Here, we combine optical mapping, using voltage-sensitive fluorescent dyes, with marker-free numerical motion tracking and ratiometric imaging. Firstly, we reduced motion artifacts to the greatest possible extent by tracking the motion of the heart wall and retrieving electrophysiological signals in a co-moving coordinate system. Secondly, we further reduced residual motion artifacts by using ratiometric imaging, exciting the voltage-sensitive dye Di-4-ANEPPS at two wavelengths, and retrieving and analyzing optical signals from two separate emission bandwidths, effectively compensating undesired effects caused by inhomogeneous illumination post-tracking. We used the imaging technique to measure cardiac APD restitution and fibrillation dynamics in Langendorff-perfused isolated rabbit hearts with and without Blebbistatin. Overall, we provide a comparison of contracting and non-contracting isolated hearts in a Langendorff-perfusion environment, and discuss the imaging technique's performance in measuring motion artifact-free optical maps and optical traces of cardiac electrophysiology.
2. Materials and Methods
2.1. Tissue Preparation
New Zealand White rabbits (N = 10, female, 6–10 months old, 2.5 − 3.5kg) were heparinized and anesthesized using 4.0ml Trapanal (single intraveneous injection, Thiopental-sodium solution, 50mg/kg) diluted in 10.0ml isotonic sodium chloride (NaCl). The hearts were excised rapidly and inserted into cardioplegic solution for temporary cessation of cardiac activity before being transferred into the experimental setup. All procedures regarding care and use of animals were carried out in accordance with German animal welfare laws and the recommendations of the Lower Saxony State Office for Customer Protection and Food Safety (LAVES) and the Federation of European Laboratory Animal Science Associations (FELASA). The protocol was approved by the Lower Saxony State Office for Customer Protection and Food Safety (LAVES).
2.2. Experimental Setup
Isolated rabbit hearts were positioned at the center of an eight-sided bath with 4 large (10 × 16 cm2) and 4 small (4 × 16 cm2) glass walls (see Figure 1A). The hearts were connected to a retrograde Langendorff-perfusion system with an aortic block and a bubble trap (Hugo-Sachs Apparatus, March-Hugstetten, Germany). Any fixation or mechanical pressure to the hearts was avoided to prevent compression of the coronary arteries. The hearts were only held in place by being connected with their aorta to the perfusion outflow. The bath was filled with ~ 2l of warm, oxygenated Tyrode solution (see Appendix for details), such that the hearts were completely immersed. In total, 15l of Tyrode solution was provided from a pre-heated reservoir, from where it was pumped into the heart and then constantly reperfused. The flow rate of the perfusion pump was set to 30 ml min−1. The perfusion pressure was set constantly to 50 ± 5mmHg and was regulated using a starling resistor and monitored throughout the experiment. The temperature of the Tyrode inside the bath was kept at a constant temperature of 37 ± 0.5°C (custom-made temperature control).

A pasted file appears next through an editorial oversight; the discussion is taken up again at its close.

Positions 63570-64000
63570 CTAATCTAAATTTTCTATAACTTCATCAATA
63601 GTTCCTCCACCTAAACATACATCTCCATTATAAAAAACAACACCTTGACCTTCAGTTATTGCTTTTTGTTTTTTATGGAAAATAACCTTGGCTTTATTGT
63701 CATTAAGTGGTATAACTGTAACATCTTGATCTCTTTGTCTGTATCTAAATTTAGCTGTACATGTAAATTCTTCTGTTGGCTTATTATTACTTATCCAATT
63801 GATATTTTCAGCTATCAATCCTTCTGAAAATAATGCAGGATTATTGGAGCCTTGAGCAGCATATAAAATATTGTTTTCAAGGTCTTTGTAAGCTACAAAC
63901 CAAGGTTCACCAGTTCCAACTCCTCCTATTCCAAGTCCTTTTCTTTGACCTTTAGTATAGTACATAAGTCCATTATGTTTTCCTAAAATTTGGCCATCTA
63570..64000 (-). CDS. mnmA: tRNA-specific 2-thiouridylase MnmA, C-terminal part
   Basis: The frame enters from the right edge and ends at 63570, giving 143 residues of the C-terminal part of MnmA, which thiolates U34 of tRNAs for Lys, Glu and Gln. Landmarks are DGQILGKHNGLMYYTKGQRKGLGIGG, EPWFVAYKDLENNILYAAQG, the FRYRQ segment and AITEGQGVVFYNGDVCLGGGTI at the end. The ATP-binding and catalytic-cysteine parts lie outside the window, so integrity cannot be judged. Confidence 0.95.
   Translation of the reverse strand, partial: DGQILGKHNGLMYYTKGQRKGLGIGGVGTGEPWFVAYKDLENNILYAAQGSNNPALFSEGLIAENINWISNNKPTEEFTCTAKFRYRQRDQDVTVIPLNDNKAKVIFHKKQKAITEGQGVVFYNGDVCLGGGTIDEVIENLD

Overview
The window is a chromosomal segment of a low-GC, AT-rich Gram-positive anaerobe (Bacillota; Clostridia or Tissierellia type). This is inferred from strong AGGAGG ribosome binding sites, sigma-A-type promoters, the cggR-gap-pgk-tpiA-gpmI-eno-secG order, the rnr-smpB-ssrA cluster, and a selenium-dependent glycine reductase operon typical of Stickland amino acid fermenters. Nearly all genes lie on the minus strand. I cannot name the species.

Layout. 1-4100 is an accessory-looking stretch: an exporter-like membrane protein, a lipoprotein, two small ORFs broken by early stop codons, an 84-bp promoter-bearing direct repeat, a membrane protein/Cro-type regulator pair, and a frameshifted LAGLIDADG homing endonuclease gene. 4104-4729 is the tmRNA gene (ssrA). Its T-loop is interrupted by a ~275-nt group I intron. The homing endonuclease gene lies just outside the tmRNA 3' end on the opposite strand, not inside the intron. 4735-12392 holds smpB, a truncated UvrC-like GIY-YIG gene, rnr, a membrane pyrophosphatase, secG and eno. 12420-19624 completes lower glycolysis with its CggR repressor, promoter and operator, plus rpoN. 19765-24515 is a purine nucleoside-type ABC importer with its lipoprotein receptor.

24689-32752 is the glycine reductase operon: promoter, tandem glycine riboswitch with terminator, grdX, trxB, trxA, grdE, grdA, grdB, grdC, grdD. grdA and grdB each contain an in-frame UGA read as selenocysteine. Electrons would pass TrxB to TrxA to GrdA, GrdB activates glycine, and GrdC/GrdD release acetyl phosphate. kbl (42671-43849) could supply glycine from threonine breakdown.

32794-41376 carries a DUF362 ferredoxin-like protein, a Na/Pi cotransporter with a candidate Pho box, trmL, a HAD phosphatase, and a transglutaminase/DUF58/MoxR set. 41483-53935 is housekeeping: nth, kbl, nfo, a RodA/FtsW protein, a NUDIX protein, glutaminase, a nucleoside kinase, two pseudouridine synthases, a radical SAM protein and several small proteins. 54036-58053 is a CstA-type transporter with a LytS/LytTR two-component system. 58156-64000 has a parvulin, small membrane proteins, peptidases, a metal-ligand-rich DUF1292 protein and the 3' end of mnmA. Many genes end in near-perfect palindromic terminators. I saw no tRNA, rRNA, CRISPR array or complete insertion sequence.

Figure 1. Dual-channel ratiometric optical mapping in combination with marker-free numerical motion tracking and motion-stabilization for imaging action potential waves on the contracting surface of isolated hearts. (A) Ex-vivo optical mapping setup with a single camera. (B) Sources for motion artifacts: dissociation-related and illumination-related motion artifacts are compensated with motion tracking and ratiometry, respectively. (C) Two types of motion artifacts visible when computing the difference between video frames. Before tracking, motion creates dissociation-related motion artifacts. After tracking, relative motion between heart surface and light sources (which now move in motion-stabilized video) causes residual intensity fluctuations or illumination-related motion artifacts (red arrows). (D) Imaging scheme with alternating blue (460 nm) and green (523 nm) illumination for excitation of Di-4-ANEPPS and exposure of consecutive video frames at 2 × 250 or 500 fps. Separate motion tracking in each channel (every n-th displacement vector shown, shifts are tracked in every pixel). Overlay of tissue coordinates tracked in blue and green channel, respectively, shows congruent motion through the video images, see also Supplementary Video 1. Combination of warped green and blue video images yields motion-stabilized ratiometric video image. (E) Optical traces (from 3 × 3 pixels) before and after tracking and/or ratiometry (pacing CL = 350 ms) in blue and green (inverted) channel, respectively. Ratiometry alone cannot completely remove all motion artifacts (bottom left), but only illumination-related motion artifacts. Numerical motion-stabilization alone cannot completely inhibit all motion artifacts (top right), but only dissociation-related motion artifacts. After tracking, ratiometric combination of green and blue signals yields an optical signal with very little residual motion artifacts. Due to the particular dye and filter properties, the relevant electrophysiological signal is in the green channel, whereas eventual intensity fluctuations in the blue channel (after tracking) are caused mostly by motion through an inhomogeneously illuminated scene. (F) Optical traces obtained with Blebbistatin in same heart. Ratiometry improves the signal with very little residual contractile motion, or after numerical motion-stabilization as in (E).